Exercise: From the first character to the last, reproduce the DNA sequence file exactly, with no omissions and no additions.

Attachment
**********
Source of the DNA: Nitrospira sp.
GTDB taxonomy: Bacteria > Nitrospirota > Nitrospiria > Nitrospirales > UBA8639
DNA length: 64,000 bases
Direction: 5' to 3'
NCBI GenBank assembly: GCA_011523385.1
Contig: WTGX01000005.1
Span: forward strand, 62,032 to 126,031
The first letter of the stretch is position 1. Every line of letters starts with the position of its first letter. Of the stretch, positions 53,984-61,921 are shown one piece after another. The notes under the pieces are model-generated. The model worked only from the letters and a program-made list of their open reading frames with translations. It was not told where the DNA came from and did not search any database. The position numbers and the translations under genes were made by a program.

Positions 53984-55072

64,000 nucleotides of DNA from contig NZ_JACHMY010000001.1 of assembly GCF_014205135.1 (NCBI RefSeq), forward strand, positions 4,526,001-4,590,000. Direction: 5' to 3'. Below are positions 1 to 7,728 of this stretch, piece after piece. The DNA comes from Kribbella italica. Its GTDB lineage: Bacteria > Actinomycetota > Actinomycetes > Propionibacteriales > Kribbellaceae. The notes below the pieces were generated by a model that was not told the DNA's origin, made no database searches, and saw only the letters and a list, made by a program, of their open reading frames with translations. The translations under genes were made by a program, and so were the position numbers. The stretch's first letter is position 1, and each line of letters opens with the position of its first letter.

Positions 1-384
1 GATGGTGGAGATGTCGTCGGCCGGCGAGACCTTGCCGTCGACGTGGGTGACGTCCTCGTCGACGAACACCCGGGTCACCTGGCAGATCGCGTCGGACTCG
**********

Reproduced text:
Source of the DNA: Nitrospira sp.
GTDB taxonomy: Bacteria > Nitrospirota > Nitrospiria > Nitrospirales > UBA8639
DNA length: 64,000 bases
Direction: 5' to 3'
NCBI GenBank assembly: GCA_011523385.1
Contig: WTGX01000005.1
Span: forward strand, 62,032 to 126,031
The first letter of the stretch is position 1. Every line of letters starts with the position of its first letter. Of the stretch, positions 53,984-61,921 are shown one piece after another. The notes under the pieces are model-generated. The model worked only from the letters and a program-made list of their open reading frames with translations. It was not told where the DNA came from and did not search any database. The position numbers and the translations under genes were made by a program.

Positions 53984-55072

64,000 nucleotides of DNA from contig NZ_JACHMY010000001.1 of assembly GCF_014205135.1 (NCBI RefSeq), forward strand, positions 4,526,001-4,590,000. Direction: 5' to 3'. Below are positions 1 to 7,728 of this stretch, piece after piece. The DNA comes from Kribbella italica. Its GTDB lineage: Bacteria > Actinomycetota > Actinomycetes > Propionibacteriales > Kribbellaceae. The notes below the pieces were generated by a model that was not told the DNA's origin, made no database searches, and saw only the letters and a list, made by a program, of their open reading frames with translations. The translations under genes were made by a program, and so were the position numbers. The stretch's first letter is position 1, and each line of letters opens with the position of its first letter.

Positions 1-384
1 GATGGTGGAGATGTCGTCGGCCGGCGAGACCTTGCCGTCGACGTGGGTGACGTCCTCGTCGACGAACACCCGGGTCACCTGGCAGATCGCGTCGGACTCG